Newly scheduled residential foreclosure auctions in New York City hit another low in January, continuing the downward trajectory that began in the aftermath of the so-called “robo-signing” controversy late last year.
According to new data from PropertyShark.com, which tracks the number of foreclosure auctions scheduled for the first time, there were just 106 such filings in January, down from 247 in October 2010, when the scandal surfaced and lenders began to impose temporary foreclosure freezes. The city’s peak was 473 newly scheduled foreclosure auctions in June 2009.
Each building class — including co-ops, condos, single-family homes and two-family homes — saw similarly dramatic declines in scheduled auctions of between 40 and 60 percent on a year-over-year basis.
Lis pendens, or pre-foreclosure notices, also saw a significant drop-off, with such filings down 36 percent from January 2009, PropertyShark.com indicated.
Foreclosure activity is widely expected to spike again in the coming months, as lenders begin to resume the foreclosure cases that had been delayed by their temporary freezes and as the backlog of paperwork winds its way through the court system. New York State follows a judicial foreclosure process, which tends to slow things down even more than in states that do not require court approval.
Foreclosure data firm RealtyTrac, which released its January numbers today as well, expects New York City foreclosure activity to once again reach the elevated levels seen in mid-2010 by the end of the second quarter, said Daren Blomquist, a spokesperson for the company. He added that it will likely be late 2011 or 2012 by the time foreclosure activity begins to decline consistently in the city.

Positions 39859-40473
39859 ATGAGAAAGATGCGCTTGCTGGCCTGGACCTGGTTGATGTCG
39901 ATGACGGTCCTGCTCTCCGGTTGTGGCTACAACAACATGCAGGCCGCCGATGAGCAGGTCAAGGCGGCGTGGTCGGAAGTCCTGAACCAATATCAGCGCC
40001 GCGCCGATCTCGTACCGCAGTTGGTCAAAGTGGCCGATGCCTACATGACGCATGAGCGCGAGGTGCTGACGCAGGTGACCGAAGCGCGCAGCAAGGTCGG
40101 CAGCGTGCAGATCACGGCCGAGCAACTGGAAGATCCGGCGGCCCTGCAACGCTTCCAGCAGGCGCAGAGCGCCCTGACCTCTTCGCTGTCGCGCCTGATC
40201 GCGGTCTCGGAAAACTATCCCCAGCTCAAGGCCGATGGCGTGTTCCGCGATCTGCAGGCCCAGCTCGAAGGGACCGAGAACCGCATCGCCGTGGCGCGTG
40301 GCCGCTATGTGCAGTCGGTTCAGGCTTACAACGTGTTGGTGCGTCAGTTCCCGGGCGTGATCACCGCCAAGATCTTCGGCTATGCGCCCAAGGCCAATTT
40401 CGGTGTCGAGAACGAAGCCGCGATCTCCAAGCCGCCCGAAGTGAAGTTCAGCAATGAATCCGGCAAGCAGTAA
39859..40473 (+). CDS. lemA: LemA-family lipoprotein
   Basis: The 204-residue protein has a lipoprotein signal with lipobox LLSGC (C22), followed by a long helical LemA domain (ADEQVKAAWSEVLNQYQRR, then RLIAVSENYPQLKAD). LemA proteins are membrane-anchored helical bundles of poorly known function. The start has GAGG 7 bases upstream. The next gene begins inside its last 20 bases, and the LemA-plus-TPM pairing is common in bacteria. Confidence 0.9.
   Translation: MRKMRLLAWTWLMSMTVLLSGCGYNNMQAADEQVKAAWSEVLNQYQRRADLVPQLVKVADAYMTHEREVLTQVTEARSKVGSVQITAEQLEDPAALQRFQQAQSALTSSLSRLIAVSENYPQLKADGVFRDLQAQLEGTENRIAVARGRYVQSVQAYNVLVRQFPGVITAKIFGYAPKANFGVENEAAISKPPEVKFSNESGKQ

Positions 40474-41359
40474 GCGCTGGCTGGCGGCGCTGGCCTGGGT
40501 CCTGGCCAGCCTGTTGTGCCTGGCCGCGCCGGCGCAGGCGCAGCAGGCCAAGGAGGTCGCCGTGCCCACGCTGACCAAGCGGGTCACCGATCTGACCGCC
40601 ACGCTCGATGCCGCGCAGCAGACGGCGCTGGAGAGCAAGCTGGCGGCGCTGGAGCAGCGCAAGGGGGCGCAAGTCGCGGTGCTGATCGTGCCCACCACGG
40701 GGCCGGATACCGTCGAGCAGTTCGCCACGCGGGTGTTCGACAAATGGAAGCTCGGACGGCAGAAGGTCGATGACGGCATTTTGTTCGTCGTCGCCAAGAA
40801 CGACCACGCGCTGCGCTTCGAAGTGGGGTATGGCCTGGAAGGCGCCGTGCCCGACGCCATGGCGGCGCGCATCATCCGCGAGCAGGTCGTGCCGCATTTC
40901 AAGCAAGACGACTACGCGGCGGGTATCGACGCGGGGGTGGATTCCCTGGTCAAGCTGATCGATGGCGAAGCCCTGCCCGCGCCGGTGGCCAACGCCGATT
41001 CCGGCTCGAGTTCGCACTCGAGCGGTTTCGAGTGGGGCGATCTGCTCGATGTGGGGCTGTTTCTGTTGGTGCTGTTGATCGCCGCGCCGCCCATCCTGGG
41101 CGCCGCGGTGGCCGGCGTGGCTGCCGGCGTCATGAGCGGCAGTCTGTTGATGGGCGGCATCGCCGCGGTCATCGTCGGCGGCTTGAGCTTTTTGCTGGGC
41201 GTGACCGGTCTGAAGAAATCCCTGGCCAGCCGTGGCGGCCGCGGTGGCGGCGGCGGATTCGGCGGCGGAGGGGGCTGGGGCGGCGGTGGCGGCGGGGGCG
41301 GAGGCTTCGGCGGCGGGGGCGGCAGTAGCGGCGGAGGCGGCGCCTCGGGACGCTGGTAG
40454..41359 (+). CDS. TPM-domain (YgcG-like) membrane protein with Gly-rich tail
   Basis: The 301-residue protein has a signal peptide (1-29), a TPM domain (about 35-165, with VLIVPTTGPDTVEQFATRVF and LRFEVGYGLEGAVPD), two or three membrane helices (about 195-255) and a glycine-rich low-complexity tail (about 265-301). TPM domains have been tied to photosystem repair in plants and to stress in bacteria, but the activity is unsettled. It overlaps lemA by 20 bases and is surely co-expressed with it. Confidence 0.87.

Nationwide, it could take longer than that.
RealtyTrac reported a slight, 1 percent increase in nationwide foreclosure filings — including default notices, scheduled auctions and bank repossessions — in January from the previous month, but a 17 percent decrease in filings from the same month last year.
“This is less a sign of a robust housing recovery and more a sign that lenders have become bogged down in reviewing procedures, resubmitting paperwork and formulating legal arguments related to accusations of improper foreclosure processing,” said RealtyTrac CEO James Saccacio.
As that backlog is cleared out, foreclosure activity will presumably rise back to its pre-scandal levels. But there’s also a sizable inventory of residential delinquencies that haven’t even hit the foreclosure process yet.
According to a recent report by Fitch Ratings, attempts by the Obama administration and individual lenders to either modify loans or orchestrate short sales “have made little more than a dent in the large volume of outstanding distressed loans.” Just 36,500 mortgage modifications were completed nationwide in December 2010, down from a high of 86,500 in April 2009, and Fitch says it expects the majority of those modified borrowers to default again within one year.
Potentially, that means yet another U.S. foreclosure surge.
“Lenders are delaying when they file that initial default notice while they try to do a loan modification or a short sale,” Blomquist said. “A very important question for 2011 is, how many of those delayed delinquencies are going to roll into foreclosure?”